Tag: bailey

Review: The Gilded Shroud by Elizabeth Bailey (1992)

Posted October 3, 2021 by Mary Kingswood in Review / 0 Comments

This is a difficult one for me to rate. I like an amateur sleuth murder mystery, and I like a Regency (or in this case, Georgian) story, so it ought to have been right up my alley, but somehow the combination didn’t quite work for me. Still, the mystery is neatly worked out, there’s a nice array of eccentric characters and red herrings, and the romance builds slowly to a satisfactory conclusion, so it will suit a lot of readers.

Here’s the premise: Emily, the Marchioness of Polbrook, is found strangled in her bed after husband Randal, the Marquis, fled the house in the middle of the night. They were far from a happily married couple, so things look bad for him. It falls to younger brother, Lord Francis Fanshawe, to prove his brother’s innocence. Luckily for Francis, his mother’s companion has just taken on a new companion, Mrs Ottilia Draycott, who is not only an outsider, able to observe events dispassionately, but also has an unusual interest in mysteries, not to mention a surprisingly modern awareness of psychology and investigative methods. And so the sleuthing begins.

Now, frankly, it takes a deal of suspension of disbelief to accept that the whole household would defer to this stranger, and put her in charge of the investigation. This is, after all, the eighteenth century, when women just weren’t believed to have brains at all, or the capability for rational thought, and if they weren’t squeamish about gruesome strangulations, would be expected to pretend to be. They were thought to be too delicate in mind and body for the rigours of the unpleasantnesses of life, and would have been bundled out of the way at the first sign of blood. No way would a female have been buzzing about the house interviewing suspects and creeping about at night. There are books which pull this off without compromising the historical elements (such as Anna Dean), but this isn’t one of them.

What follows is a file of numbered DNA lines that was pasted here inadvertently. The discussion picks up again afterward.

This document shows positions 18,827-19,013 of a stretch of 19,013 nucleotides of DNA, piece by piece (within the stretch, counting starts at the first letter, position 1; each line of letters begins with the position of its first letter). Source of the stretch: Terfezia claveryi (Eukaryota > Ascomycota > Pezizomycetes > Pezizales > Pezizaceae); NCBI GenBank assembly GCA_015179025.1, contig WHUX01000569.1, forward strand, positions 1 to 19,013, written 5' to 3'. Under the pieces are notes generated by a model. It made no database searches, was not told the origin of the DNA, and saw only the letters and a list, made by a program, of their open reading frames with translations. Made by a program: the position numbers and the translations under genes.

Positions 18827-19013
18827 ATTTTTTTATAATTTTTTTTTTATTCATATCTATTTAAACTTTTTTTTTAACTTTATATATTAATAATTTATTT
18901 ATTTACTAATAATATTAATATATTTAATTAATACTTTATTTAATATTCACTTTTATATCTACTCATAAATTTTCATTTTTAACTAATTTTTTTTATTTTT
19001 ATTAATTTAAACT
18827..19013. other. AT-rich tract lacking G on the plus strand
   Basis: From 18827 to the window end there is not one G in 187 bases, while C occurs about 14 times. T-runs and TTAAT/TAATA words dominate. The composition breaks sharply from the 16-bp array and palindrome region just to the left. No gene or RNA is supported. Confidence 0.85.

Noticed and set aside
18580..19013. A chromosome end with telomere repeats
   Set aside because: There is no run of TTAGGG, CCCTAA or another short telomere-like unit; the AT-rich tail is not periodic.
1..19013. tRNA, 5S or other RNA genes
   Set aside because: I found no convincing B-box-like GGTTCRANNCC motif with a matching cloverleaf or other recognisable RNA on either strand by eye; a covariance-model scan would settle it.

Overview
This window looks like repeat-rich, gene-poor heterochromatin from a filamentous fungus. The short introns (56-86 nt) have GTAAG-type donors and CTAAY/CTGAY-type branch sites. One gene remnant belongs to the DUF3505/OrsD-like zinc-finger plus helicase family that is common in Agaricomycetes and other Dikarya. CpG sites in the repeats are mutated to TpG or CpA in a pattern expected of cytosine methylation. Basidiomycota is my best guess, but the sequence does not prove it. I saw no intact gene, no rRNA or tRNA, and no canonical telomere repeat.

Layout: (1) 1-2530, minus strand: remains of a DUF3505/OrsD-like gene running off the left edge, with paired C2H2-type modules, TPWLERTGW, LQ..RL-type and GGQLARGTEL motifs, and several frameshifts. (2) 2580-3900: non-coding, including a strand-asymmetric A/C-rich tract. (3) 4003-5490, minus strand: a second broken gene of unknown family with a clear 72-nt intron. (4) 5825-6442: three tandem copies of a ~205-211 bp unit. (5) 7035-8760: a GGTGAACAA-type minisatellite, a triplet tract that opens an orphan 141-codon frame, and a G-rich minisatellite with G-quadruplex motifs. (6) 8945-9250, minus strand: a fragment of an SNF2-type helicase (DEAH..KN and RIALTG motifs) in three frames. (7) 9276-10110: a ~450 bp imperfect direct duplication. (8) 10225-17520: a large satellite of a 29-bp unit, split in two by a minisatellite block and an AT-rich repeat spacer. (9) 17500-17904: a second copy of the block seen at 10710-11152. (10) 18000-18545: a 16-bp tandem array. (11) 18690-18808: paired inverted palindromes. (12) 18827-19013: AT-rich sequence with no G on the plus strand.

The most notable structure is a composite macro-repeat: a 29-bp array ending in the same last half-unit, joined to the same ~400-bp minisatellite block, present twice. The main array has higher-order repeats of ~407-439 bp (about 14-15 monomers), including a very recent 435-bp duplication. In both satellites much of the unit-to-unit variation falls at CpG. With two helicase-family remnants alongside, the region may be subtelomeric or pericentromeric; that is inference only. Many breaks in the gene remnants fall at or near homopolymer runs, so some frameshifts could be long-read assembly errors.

Having said all that, as a murder mystery it actually works very well. There are plenty of suspects and red herrings, the mystery is slowly unravelled and the murderer is both logical and not too obvious. There is a romance of sorts, but it’s not the main focus of the story, and since this is the first of a series featuring the intrepid Ottilia, it’s to be supposed that the others will be straightforward murder mysteries.

This wasn’t a total success for me, since I like a lot more romance and a bit less gruesomeness in my reading, but it’s well written and cleverly plotted, and I read it avidly to find out whodunnit, so I’ve rated it on that basis. As a murder mystery, I’d give it five stars, but as a Regency (ok, Georgian!) it’s closer to three for me, so I’ll take the average. Four stars. Recommended for cosy fans who like a bit of history with their murder.


Review: ‘In Honour Bound’ by Elizabeth Bailey [Trad]

Posted January 28, 2018 by Mary Kingswood in Review / 0 Comments

This was a very enjoyable read, marred only by some over-the-top melodrama. Isolde has grown up with her soldier father, following the drum on the continent, learning to shoot, ride and wield a sword like a man and not so much about ladylike behaviour. When her father dies, his will sends her to her father’s old friend for protection, rather than her mother’s relations. But the old friend has died, and his son now finds himself in charge of the girl.

Richard is just my sort of hero – sensible, intelligent, thoughtful and not at all ramshackle. Isolde is a delightful mix of naivety, feisty independence and the sheer misery of being alone and friendless in the world. Richard puts his sister Alicia in charge of teaching Isolde to be a lady, and this is where everything goes horribly wrong, both in the plot and for this reader. Naturally Isolde’s new life can’t be all sweetness and light, for that would make for a very dull story, but Alicia was so wildly aggressive and hostile towards Isolde that it was ridiculous.

Fortunately, Isolde is a very enterprising young lady, and, with the help of the sympathetic servants, heads off to determine her own destiny. Or so she thinks. Naturally, things get worse before they get better, but all ends happily. A well-written and entertaining tale. Four stars.